• Imperious Leader considers Baltar to be the vilest of all humans because he is a traitor. When he orders Baltar to be executed, Baltar tries to bargain his life by offering information. Leader promises to spare him, and Baltar then tells him that he heard Galactica survives. The Leader then breaks his promise and Baltar is taken out of the chamber to be executed. A Centurion soon reports that Baltar has been beheaded and his corpse has been thrown in a garbage chute. But because we never see Baltar get executed, the continuity of the story is not disrupted when later novels reveal that Baltar survived. [11]
  • The term "year"—not "yahren"—is used throughout.
  • The names of the Colonies include: Aeriana, Caprica, Gemini, Virgon. The names of the occupants from each of the Colonies include: Aeries, Gemons, Virgos, Scorpios, Leos, Picons, and Sagitarians.[12]
  • The novel hints that many people did not want to be part of Adama's quest to find Earth. Apollo wants to fight the Cylons. Serina simply objects to the idea of looking for Earth. Adama simply tells her she will do what he says. In the Adama Journals, Adama talks about how a leader, no matter how benevolently he regards himself, has to be something of a tyrant.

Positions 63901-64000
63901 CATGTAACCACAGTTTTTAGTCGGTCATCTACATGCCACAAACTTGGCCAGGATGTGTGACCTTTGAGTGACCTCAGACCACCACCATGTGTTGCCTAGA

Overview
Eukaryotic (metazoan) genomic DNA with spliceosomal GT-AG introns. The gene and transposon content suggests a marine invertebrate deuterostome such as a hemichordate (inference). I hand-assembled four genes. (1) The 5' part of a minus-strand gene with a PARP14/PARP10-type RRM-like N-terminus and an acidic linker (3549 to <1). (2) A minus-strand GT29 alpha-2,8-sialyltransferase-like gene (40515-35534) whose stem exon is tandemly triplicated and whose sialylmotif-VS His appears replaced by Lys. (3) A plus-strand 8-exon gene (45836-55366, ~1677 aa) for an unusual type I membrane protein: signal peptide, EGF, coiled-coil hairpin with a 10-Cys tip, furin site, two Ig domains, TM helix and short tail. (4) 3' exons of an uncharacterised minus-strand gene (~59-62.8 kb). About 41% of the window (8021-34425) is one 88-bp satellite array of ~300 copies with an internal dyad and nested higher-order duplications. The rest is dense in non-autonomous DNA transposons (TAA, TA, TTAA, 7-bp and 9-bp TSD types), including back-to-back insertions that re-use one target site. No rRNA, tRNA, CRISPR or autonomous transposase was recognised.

• Solium is a fuel, a derivative of the fuel source called Tylium.
  • The Sire Uri of the novel is described as "handsome."
  • Adama resigns as President of the Council due to the burdens of leading the fleet despite protests from most of the Council members. This is why Adama is unable to simply overrule the Council when they later propose destroying their weapons. This subplot was filmed for the pilot but left out, presumably due to length.
  • There is not enough fuel for the entire fleet to make it to Carillon. One third of the fleet makes the journey and will return once the fuel is found. Uri votes for the plan only after he is guaranteed that his ship, the Rising Star, is one of the ships that is selected for the trip.
  • Droids were banned on Caprica because Capricans didn't believe in using mechanical substitutes for human effort. That helps explain the lack of robots among the Colonials.
  • The Muffit of the novel looks exactly like a real daggit (dog). He actually pants and has a tongue.